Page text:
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Revista Brasileira de Hematologia e Hemoterapia

Print version ISSN 1516-8484

Rev. Bras. Hematol. Hemoter. vol.36 no.2 São José do Rio Preto Mar./Apr. 2014 

Scientific Comments

Comments on: "Frequency of alleles and haplotypes of the human leukocyte antigen in Bauru, São Paulo"

Vânia Nieto Brito de Souza* 

1Instituto Lauro de Souza Lima (ILSL), Bauru, SP, Brazil

Genes from the human major histocompatibility complex, also known as human leukocyte antigens (HLAs), encode proteins involved in the presentation of antigens and the activation of immune response. This genomic region is of high density and diversity and has often been associated with susceptibility to infectious diseases,1 autoimmunity, cancer, and neuropathies.2 The study of HLAs has also been useful for anthropological approaches, helping in the understanding of migratory routes and the origin of different populations.3 With the development of transplantation, there have been significant advances in understanding the role and variability of HLA molecules. The typing of these variants to match donors and recipients based on their HLA compatibility has become an important tool for the success of transplantation.4

The determination of the frequency of HLA alleles is fundamental to the characterization of the immunogenetic profile prevalent in different regions. In the context of public health, such information contributes to the development of donor search strategies that are more suited to the demand of transplant services, especially for bone marrow transplantation.

The study "Frequency of alleles and haplotypes of the human leukocyte antigen system in Bauru, São Paulo",5 published in this issue of Revista Brasileira de Hematologia e Hemoterapia, investigated the frequency of alleles and haplotypes HLA-A, HLA-B and HLA-DR in the region of Bauru, State of São Paulo, Brazil. The study involved 3542 candidates for bone marrow donation who registered in the National Registry of Voluntary Bone Marrow Donors.

The general characteristics of the population from Bauru were representative of the demographic data described by the Brazilian Institute for Geography and Statistics (IBGE) and the profile of this population was similar to that described in other studies.6 In this study, 20 HLA-A, 36 HLA-B, and 13 HLA-DRB1 groups were identified. The most common alleles were HLA-A*02 (26.3%), HLA-B*35 (12.0%), and HLA-DRB1*07 (14.9%). The haplotype A*01-B*08-DRB1*03 was the most commonly found and was present in 1.9% of participants.

In addition to reporting the profile of the population, the authors compared their data with previously published reports that described other Brazilian populations from Ribeirão Preto (SP), São Paulo, Paraná, Rio Grande do Sul, Minas Gerais, Pernambuco, and Piauí. The differences detected between populations reflect the great genetic diversity that has resulted from intense miscegenation throughout the history of the Brazilian population, as well as distinct colonization.

The population from Bauru was similar to those from São Paulo and Ribeirão Preto, which are geographically close. Interestingly, similarities were also reported to the populations from Pernambuco and Piauí, which are geographically distant from Bauru. The genetic similarities between these populations could be related to similarities in the colonizing populations of these regions, which were composed mainly of Portuguese and Indians, with little influence of Blacks. In addition, migration from the northeast region to the state of São Paulo may have contributed to this similarity. However, the populations assessed in Ribeirão Preto, São Paulo, Pernambuco, and Piauí were small; therefore, the comparison of data should be made with caution since these populations may not be well represented. Furthermore, the statistical significance of the differences between populations may have been diminished by the low number of participants in the studies.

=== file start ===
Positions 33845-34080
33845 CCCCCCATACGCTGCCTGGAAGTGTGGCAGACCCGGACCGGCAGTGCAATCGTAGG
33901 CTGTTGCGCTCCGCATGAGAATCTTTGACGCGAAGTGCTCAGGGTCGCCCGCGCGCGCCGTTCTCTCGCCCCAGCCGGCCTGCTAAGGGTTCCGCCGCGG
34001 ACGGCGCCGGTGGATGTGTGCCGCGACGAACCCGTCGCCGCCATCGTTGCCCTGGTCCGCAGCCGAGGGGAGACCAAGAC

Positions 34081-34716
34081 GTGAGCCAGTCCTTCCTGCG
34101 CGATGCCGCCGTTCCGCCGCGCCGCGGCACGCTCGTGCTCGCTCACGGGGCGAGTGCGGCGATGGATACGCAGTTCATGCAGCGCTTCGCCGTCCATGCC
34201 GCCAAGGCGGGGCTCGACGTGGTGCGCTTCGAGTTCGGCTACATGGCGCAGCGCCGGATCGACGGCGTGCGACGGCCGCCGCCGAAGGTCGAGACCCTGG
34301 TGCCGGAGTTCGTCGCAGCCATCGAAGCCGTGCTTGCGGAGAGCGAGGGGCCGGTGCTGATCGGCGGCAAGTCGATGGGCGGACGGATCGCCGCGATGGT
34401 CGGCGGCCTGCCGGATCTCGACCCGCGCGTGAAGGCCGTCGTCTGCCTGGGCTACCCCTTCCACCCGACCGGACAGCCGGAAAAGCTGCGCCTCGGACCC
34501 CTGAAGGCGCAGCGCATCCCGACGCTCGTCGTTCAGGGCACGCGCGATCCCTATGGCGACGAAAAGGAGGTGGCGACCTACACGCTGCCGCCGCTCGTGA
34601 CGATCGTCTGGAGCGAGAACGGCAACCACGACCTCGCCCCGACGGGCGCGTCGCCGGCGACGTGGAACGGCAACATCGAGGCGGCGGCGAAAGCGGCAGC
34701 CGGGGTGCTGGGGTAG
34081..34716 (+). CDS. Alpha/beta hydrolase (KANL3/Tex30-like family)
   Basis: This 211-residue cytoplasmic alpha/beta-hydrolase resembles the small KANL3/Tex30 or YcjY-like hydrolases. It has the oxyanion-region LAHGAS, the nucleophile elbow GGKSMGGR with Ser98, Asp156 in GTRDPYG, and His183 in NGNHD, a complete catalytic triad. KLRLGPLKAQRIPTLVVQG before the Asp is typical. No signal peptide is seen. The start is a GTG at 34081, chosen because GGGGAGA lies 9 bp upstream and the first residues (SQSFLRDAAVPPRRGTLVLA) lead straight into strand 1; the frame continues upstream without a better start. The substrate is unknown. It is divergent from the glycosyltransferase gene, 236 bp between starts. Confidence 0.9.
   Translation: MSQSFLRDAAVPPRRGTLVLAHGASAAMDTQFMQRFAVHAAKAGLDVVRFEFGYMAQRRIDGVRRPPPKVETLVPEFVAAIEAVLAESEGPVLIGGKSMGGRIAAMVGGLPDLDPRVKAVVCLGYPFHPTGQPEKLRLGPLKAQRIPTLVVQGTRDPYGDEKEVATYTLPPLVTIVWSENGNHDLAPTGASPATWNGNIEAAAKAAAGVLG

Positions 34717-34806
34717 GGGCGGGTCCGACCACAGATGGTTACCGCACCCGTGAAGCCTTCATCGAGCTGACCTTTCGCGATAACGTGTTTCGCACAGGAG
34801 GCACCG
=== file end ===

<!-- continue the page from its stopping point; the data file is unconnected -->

Considering that this is the first report of the immunogenetic profile of this region, the study of Salvadori et al.5 is of great value and should encourage similar initiatives that contribute to the immunogenetic characterization of the Brazilian population. Data from such studies would aid in optimizing the search for bone marrow donors, as well as contributing to national anthropological knowledge.


Blackwell JM, Jamieson SE, Burgner D. HLA and infectious diseases. Clin Microbiol Rev. 2009;22(2):370-85. [ Links ]

Trowsdale J, Knight JC. Major histocompatibility complex genomics and human disease. Annu Rev Genomics Hum Genet. 2013;14:301-23. [ Links ]

Fernandez Vina MA, Hollenbach JA, Lyke KE, Sztein MB, Maiers M, Klitz W, et al. Tracking human migrations by the analysis of the distribution of HLA alleles, lineages and haplotypes in closed and open populations. Philos Trans R Soc Lond B Biol Sci. 2012;367(1590):820-9. [ Links ]

Chinen J, Buckley RH. Transplantation immunology: solid organ and bone marrow. J Allergy Clin Immunol. 2010;125(2 Suppl 2):S324-35. [ Links ]

Salvadori LC, Santana FC, Marcos EV. Frequency of alleles and haplotypes of the human leukocyte antigen in Bauru, São Paulo, Brazil. Rev Bras Hematol Hemoter. 2014;36:108-14. [ Links ]

Instituto Brasileiro de Geografia e Estatística. Brasil 500 anos [cited 10 Feb 2014]. Available from: [ Links ]

See paper by Salvadori et al. on pages 108-14.

*Corresponding author at: Instituto Lauro de Souza Lima Rodovia Comandante João Ribeiro de Barros Km 225/226, 17034-971, Bauru, SP, Brazil E-mail address: (V.N.B. de Souza)

Conflicts of interest The author declares no conflicts of interest.

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